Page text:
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3D Bioprinting of JOINT Replacements

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Personalised ‘living implants’ offer hope for osteoarthritis sufferers

Regenerative medicine promises better treatment for joint damage than the only current option of a full joint replacement. In a paradigm shift away from purely biological approaches, 3D-JOINT used bioprinting to mimic the biomechanical properties of cartilage.

Health

Joint damage causes pain and loss of function, often impairing mobility. It can also trigger a vicious cycle of increasing degeneration of the cartilage and bone underlying joints, leading to the disabling disease of osteoarthritis (OA). OA is the leading cause of frailty among the elderly, occurring in over 40 million people in Europe. With our rapidly ageing society, this prevalence is set to dramatically rise, increasing the associated healthcare costs. The 3D-JOINT project, supported by the European Research Council, developed personalised ‘living implants’ from simultaneously 3D-bioprinted resorbable thermoplastic polymer filaments and cell-laden hydrogels to promote joint regeneration. “Depositing biomaterials and cells layer-by-layer allowed control over their placement and organisation. This precision resulted in durable tissue with much better biomechanical properties,” explains Jos Malda, project coordinator. “Technology to fabricate implants this way had not been developed before.”

Advancing state of the art

Transplanting specialist cells is a better solution than simply repairing diseased or damaged tissues, as it allows these cells to aid in natural joint regeneration. The use of donor stem cells, as a single step approach, has been explored before. However, transplantations have not created stable enough implants, nor adequately matched the contours of the joint. 3D-JOINT’s bioprinting approach was able to meet both criteria. To treat cartilage defects, cells are harvested from patients, multiplied in the laboratory, then implanted back into the defective area, keeping them in place using a soft matrix and/or fibrin glue. Firstly, to validate the biofabrication approach and to assess the mechanical integrity of the implants, cylindrical composite constructs were developed. These contained integrated bone and cartilage printed from biomaterials and cells. For subsequent generations, the constructs were scaled up, and more intricately shaped implants were made. 3D-JOINT’s converged bioprinting process improved the integration of cartilage and bone components, while enabling control over the simultaneous deposition of microfibres and cells. The microfibres added to the structural integrity of the implant as they were fused into a calcium phosphate-based upper cartilage part and a lower bone part, in which these fibres are anchored. This ensured the integration of the two parts. The hydrogel polymers provided an ideal scaffold for new cartilage formation with the regenerative cells deposited across a tissue-specific matrix throughout the gel. “Computational models and advances in microfibre design, inspired by the orientation of collagen fibres in native tissue, significantly increased both the compressive and shear properties of these implants,” reports Malda. Testing their approach in equine models, the team improved the design of micro-scale plug implants used to treat osteochondral injury, and these were shown to withstand the challenging environment of the stifle joint. Following this, larger personalised osteochondral constructions, based on CT scans and consisting of a fibre reinforced cartilage layer, were fabricated and mechanically tested in an ex vivo goat model.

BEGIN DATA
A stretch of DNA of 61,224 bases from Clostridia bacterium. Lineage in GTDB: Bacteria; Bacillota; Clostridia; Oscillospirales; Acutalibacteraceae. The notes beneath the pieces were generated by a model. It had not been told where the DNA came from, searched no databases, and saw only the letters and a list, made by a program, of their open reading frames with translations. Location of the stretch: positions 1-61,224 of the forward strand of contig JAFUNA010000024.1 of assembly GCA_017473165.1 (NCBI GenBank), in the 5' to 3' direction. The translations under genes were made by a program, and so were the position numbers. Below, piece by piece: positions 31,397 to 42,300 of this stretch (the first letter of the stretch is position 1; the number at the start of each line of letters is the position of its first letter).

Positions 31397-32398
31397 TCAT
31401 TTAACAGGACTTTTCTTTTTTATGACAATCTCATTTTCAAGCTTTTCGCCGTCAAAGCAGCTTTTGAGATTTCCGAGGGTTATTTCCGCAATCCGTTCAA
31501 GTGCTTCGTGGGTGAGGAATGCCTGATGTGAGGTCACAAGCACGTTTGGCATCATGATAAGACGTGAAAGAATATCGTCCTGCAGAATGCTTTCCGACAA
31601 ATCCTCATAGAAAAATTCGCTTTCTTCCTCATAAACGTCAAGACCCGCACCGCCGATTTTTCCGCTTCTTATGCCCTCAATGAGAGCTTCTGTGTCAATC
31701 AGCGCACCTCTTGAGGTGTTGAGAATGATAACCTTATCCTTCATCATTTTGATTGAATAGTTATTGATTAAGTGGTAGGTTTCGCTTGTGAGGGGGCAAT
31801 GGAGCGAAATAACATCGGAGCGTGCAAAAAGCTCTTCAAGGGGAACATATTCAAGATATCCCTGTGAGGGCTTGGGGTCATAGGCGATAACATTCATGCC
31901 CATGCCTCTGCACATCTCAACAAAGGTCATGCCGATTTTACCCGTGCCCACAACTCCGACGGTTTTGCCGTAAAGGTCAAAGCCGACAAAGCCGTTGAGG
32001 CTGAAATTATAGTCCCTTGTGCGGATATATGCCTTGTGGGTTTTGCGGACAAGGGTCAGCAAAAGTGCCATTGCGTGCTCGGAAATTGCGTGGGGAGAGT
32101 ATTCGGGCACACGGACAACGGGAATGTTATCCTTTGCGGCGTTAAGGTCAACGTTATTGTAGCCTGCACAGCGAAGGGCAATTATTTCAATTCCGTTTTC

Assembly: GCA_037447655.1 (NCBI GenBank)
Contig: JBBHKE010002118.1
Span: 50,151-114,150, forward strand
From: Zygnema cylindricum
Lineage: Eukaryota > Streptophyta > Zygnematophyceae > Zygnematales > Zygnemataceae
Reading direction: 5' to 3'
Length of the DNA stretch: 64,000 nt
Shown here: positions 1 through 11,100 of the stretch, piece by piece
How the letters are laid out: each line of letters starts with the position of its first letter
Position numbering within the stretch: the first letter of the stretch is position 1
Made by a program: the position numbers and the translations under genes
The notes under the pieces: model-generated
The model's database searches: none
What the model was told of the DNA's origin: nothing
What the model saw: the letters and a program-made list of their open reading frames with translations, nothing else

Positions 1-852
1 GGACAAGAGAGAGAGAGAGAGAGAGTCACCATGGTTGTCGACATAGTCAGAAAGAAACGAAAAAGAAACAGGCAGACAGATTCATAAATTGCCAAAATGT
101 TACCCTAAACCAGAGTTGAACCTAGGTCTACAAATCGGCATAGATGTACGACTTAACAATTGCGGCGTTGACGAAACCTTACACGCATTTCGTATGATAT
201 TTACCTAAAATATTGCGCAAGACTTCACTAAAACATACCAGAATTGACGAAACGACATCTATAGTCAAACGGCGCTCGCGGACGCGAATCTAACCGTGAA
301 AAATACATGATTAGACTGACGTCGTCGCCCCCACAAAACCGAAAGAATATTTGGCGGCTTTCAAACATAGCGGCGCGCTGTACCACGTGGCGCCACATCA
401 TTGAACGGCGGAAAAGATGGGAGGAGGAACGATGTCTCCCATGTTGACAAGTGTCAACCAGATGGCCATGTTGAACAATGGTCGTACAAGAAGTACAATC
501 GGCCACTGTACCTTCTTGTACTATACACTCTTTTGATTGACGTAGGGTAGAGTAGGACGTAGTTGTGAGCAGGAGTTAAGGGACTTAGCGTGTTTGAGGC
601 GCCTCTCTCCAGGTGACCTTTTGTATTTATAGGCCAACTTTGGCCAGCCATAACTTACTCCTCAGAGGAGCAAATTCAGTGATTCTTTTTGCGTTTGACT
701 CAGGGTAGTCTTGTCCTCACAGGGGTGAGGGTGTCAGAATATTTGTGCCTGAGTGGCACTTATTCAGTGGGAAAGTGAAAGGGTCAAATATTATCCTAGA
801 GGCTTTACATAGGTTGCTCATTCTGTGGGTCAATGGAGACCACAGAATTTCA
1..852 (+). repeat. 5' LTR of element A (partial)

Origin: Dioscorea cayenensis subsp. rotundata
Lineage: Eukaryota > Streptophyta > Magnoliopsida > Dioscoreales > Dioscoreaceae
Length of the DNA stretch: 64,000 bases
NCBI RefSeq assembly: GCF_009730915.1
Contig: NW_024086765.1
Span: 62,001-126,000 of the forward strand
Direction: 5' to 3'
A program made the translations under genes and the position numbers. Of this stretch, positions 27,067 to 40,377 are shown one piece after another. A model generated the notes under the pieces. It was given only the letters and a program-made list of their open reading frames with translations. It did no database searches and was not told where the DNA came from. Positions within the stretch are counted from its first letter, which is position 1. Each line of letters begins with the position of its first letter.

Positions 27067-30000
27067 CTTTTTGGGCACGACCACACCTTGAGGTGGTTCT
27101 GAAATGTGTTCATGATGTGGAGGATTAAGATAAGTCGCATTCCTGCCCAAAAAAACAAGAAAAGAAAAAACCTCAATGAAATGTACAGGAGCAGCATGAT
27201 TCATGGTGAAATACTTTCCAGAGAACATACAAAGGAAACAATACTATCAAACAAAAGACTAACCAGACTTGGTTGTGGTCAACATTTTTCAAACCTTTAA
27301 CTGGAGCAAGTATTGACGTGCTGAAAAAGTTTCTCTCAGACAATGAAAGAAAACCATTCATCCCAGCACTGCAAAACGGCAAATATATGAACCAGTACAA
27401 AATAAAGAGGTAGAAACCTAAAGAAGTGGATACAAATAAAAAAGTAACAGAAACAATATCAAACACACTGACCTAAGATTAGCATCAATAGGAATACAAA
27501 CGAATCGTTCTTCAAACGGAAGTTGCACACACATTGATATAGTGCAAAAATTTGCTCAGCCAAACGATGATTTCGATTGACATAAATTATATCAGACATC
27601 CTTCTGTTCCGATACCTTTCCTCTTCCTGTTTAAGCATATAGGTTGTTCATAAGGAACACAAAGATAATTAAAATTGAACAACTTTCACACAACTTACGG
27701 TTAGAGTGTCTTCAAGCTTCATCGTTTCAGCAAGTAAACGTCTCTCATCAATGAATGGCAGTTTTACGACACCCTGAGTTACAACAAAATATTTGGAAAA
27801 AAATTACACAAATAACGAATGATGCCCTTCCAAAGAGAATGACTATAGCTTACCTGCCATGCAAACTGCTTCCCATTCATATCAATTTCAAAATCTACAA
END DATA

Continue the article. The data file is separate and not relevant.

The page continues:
Knowledge-sharing for future developments

Knowledge acquired during 3D-JOINT has already been introduced to the next generation of researchers through the Utrecht University Biofabrication Master’s programme, a yearly summer school and an E-course. Through BioArchitect, a Eurostars project, 3D-JOINT has also helped REGENHU, a world-leading manufacturer of high-end bioprinting equipment, to develop a commercial converged bioprinting system. “We are now focused on developing our flexible bone-inducing biomaterial as a durable treatment for hip dysplasia,” says Malda. As for the repair of larger cartilage defects, the team are preparing a larger equine clinical study, before looking to start human trials.

Keywords

3D-JOINT, osteoarthritis, joint, regenerative medicine, cartilage, bone, cell, hydrogel, 3D, printing, bioprinting, microfibre, stem cells, biomaterial, biofabrication

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